An early 16th-century etching by Theodoor Galle, illustrating the first Jesuit emblem-book Verdicus Christianus (A True Christian), depicts a thatched house in the shape of a human head, with windows and doors for orifices. A skeleton attempts to creep inside through a gaping eye socket, while a peasant, embodying prudent behaviour, hastens to slam the adjacent window shut. The caption promises eternal damnation to those with indiscreet or prying gazes.
The print makes a fitting emblem for ‘The Morality Reflex’ at the Contemporary Art Centre (CAC) in Vilnius. Curated by Heidi Ballet, the show brings together pieces by 15 artists and one collective, many working in video and film. Rather than the act of looking itself, however, what is being problematized here is the negotiation of the socially permissible, as well as the position of those today who – wittingly or not – assume the role of the vigilant peasant, defending the homestead from the intruder.
An array of vitrines at the entrance to the exhibition presented visitors with research material and historical objects offering a number of contexualizing frameworks for understanding social conflict: from the nation vs. the body through abject art and politics to the relation between patriarchy, witchcraft and capitalism.
Within the dim-lit space of the CAC, Carlos Motta’s film Nefandus (2013) features two men who travel down the Don Diego river in the Sierra Nevada de Santa Marta in the Columbian Caribbean. On their journey, they narrate stories of the pecados nefandos, unspeakable sins relating to acts of sodomy that took place in the Americas during the period of colonization. The slow-paced, oneiric video focuses on how the conquistadors weaponized sex and sexuality against the indigenous peoples and touches upon one of the exhibition’s underlying themes: how hygiene, disgust and dirt came to operate as moral concepts. This is also one way of reading Marianna Simnett’s short film, Blood (2015), whose young protagonist, Isabel, moves between two realms. In one, she has two turbinate bones in her nose surgically removed; in the other, she explores the rugged, mountainous landscape of northern Albania accompanied by Lali, a woman in her 60s who, at an early age, chose to become a burrnesha – a sworn virgin who dresses, works and lives as a man. Here, too, the concepts of purity and impurity – today and historically – are a key aspect of the story. The same thread runs through For the Record (2013) – a set of posters by the New York collective and longstanding AIDS activists, fierce pussy, based on the variation of the phrase ‘If he/she/they were alive today …’ It recurs, too, in Karol Radziszewski’s Kisieland (2009–ongoing), in which the artist presents materials from the vast archive of Ryszard Kisiel, the founder and publisher of Poland’s first communist-era gay zine, Filo. These include photographs from the 1980s of events held in the homes of members of the gay community, which, from 1985–87, was the subject of a secret mass operation on the part of the police – codenamed Hyacinth – to register and monitor all Polish homosexuals.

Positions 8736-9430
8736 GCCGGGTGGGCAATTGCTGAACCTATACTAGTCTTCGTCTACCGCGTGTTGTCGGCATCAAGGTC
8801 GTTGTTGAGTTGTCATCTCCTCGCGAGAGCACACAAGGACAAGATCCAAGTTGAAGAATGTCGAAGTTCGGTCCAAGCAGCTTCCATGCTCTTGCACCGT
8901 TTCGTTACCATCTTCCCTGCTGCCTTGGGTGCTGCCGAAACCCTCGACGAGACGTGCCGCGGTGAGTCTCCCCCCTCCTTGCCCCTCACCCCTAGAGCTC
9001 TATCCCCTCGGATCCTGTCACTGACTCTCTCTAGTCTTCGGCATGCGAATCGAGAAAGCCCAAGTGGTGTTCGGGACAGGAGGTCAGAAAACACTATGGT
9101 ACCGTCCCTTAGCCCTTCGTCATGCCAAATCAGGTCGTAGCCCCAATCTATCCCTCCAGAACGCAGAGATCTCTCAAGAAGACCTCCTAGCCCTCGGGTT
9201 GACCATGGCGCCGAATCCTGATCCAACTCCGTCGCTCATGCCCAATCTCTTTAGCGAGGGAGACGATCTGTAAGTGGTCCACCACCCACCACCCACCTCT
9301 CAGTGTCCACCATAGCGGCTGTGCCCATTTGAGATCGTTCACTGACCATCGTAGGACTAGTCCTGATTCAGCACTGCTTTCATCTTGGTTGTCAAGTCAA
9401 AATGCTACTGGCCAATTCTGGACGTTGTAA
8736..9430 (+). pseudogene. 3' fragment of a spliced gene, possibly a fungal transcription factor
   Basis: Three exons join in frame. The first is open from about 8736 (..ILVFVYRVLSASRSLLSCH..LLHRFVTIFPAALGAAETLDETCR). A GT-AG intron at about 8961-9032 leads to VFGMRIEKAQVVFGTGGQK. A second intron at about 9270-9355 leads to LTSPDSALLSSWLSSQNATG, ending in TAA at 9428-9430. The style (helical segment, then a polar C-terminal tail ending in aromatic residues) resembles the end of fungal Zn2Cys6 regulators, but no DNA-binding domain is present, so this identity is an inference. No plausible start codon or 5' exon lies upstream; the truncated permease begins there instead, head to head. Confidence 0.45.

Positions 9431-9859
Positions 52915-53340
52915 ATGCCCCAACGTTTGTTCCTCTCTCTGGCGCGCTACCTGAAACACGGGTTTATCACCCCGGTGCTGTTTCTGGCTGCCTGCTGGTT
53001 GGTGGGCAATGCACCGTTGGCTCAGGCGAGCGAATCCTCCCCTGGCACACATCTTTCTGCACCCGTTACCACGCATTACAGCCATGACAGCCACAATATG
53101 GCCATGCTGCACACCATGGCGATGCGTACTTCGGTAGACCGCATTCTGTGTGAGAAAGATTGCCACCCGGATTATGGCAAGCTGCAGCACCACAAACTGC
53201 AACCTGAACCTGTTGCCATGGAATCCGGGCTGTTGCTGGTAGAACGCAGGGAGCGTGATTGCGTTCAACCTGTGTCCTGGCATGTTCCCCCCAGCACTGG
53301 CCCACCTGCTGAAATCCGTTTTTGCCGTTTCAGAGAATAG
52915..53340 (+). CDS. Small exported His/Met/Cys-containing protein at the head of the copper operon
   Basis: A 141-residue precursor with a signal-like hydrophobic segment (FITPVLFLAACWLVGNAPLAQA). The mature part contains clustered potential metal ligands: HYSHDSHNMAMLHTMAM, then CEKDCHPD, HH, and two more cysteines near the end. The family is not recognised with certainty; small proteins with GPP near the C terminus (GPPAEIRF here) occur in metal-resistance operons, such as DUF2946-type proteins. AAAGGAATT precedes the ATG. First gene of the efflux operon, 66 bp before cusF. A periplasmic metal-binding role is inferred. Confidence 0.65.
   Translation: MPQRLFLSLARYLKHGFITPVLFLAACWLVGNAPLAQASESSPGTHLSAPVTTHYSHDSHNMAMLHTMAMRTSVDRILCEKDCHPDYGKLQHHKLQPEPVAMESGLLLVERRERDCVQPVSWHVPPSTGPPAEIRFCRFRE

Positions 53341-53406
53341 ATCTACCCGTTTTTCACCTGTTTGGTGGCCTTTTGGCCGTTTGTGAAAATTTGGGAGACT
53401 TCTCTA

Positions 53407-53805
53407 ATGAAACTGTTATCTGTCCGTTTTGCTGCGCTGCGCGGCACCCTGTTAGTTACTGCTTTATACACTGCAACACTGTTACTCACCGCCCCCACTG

The exhibition also makes iconic works feel at home, among them Dan Graham’s Rock My Religion (1983–84) and Judy Chicago’s The Dinner Party (1974–79), here represented in the video Judy Chicago’s The Dinner Party: A Tour of the Exhibition (2015), narrated by the artist herself. To varying degrees, each piece explores morality as a corporeal mode – a timely reflection at our current moment, when the twitching of social muscles across the globe feels precipitously close to breaking out into the spasms of war.
Main image: Karol Radziszewski, Kisieland (detail), 2009–ongoing, mixed-media installation